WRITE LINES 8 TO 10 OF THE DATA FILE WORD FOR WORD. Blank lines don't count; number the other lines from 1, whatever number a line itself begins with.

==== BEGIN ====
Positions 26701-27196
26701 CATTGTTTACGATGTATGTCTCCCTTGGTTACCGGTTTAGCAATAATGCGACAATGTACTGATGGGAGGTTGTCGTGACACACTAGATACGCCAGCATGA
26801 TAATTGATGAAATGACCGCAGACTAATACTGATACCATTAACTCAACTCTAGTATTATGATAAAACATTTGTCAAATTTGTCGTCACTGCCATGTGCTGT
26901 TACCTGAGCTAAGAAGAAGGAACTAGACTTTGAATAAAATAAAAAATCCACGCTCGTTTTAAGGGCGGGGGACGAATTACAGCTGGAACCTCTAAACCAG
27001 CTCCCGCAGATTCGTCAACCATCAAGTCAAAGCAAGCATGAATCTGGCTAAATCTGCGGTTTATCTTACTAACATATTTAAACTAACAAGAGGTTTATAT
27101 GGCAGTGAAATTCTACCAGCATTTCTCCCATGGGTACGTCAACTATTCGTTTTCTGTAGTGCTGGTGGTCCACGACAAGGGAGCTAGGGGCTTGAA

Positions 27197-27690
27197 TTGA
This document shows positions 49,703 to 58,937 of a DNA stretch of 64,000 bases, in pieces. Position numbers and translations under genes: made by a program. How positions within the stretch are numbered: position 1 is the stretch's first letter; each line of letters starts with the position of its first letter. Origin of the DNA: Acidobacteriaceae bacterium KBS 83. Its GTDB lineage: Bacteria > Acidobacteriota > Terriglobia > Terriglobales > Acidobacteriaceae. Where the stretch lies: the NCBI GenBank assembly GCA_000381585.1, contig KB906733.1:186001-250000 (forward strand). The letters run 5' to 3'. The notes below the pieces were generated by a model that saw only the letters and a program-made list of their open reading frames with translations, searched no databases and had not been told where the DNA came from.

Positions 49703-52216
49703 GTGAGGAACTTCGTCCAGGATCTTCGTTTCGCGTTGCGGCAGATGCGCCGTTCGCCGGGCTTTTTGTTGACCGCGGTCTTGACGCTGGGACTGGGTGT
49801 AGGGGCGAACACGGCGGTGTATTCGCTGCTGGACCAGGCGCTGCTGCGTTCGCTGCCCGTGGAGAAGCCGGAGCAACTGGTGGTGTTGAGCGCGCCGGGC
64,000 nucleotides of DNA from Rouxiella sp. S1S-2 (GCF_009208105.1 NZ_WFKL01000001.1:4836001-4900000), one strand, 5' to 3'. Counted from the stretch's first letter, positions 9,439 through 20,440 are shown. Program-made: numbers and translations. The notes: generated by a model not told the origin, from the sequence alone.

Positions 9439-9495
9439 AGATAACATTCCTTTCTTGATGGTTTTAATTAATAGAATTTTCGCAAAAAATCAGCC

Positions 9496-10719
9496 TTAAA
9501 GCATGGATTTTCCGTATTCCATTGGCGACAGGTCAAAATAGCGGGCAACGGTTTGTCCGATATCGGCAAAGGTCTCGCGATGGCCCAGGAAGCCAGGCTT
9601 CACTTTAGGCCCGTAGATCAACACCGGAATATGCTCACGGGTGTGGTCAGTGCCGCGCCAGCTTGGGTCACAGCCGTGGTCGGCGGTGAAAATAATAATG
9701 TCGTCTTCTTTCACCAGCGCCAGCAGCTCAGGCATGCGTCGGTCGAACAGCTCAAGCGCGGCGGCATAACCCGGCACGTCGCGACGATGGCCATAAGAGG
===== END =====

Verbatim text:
27197 TTGA
This document shows positions 49,703 to 58,937 of a DNA stretch of 64,000 bases, in pieces. Position numbers and translations under genes: made by a program. How positions within the stretch are numbered: position 1 is the stretch's first letter; each line of letters starts with the position of its first letter. Origin of the DNA: Acidobacteriaceae bacterium KBS 83. Its GTDB lineage: Bacteria > Acidobacteriota > Terriglobia > Terriglobales > Acidobacteriaceae. Where the stretch lies: the NCBI GenBank assembly GCA_000381585.1, contig KB906733.1:186001-250000 (forward strand). The letters run 5' to 3'. The notes below the pieces were generated by a model that saw only the letters and a program-made list of their open reading frames with translations, searched no databases and had not been told where the DNA came from.

Positions 49703-52216